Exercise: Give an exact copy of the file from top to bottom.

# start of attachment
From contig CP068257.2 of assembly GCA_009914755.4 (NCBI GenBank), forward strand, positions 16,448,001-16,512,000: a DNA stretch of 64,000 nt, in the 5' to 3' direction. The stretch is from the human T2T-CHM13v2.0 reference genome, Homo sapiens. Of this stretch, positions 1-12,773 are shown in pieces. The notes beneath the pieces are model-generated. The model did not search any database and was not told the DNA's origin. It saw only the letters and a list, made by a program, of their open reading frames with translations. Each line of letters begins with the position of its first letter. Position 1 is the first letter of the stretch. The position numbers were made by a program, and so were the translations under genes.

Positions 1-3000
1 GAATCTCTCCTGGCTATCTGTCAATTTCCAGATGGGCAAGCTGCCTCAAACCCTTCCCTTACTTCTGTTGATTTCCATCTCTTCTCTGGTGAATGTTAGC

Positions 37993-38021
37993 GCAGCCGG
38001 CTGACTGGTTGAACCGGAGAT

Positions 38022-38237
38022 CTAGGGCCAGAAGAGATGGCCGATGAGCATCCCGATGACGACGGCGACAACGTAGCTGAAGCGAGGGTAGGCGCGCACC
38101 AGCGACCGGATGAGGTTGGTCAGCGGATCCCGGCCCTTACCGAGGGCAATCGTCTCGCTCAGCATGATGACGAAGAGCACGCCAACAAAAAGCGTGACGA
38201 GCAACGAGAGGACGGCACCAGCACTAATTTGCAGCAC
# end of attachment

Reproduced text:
From contig CP068257.2 of assembly GCA_009914755.4 (NCBI GenBank), forward strand, positions 16,448,001-16,512,000: a DNA stretch of 64,000 nt, in the 5' to 3' direction. The stretch is from the human T2T-CHM13v2.0 reference genome, Homo sapiens. Of this stretch, positions 1-12,773 are shown in pieces. The notes beneath the pieces are model-generated. The model did not search any database and was not told the DNA's origin. It saw only the letters and a list, made by a program, of their open reading frames with translations. Each line of letters begins with the position of its first letter. Position 1 is the first letter of the stretch. The position numbers were made by a program, and so were the translations under genes.

Positions 1-3000
1 GAATCTCTCCTGGCTATCTGTCAATTTCCAGATGGGCAAGCTGCCTCAAACCCTTCCCTTACTTCTGTTGATTTCCATCTCTTCTCTGGTGAATGTTAGC

Positions 37993-38021
37993 GCAGCCGG
38001 CTGACTGGTTGAACCGGAGAT

Positions 38022-38237
38022 CTAGGGCCAGAAGAGATGGCCGATGAGCATCCCGATGACGACGGCGACAACGTAGCTGAAGCGAGGGTAGGCGCGCACC
38101 AGCGACCGGATGAGGTTGGTCAGCGGATCCCGGCCCTTACCGAGGGCAATCGTCTCGCTCAGCATGATGACGAAGAGCACGCCAACAAAAAGCGTGACGA
38201 GCAACGAGAGGACGGCACCAGCACTAATTTGCAGCAC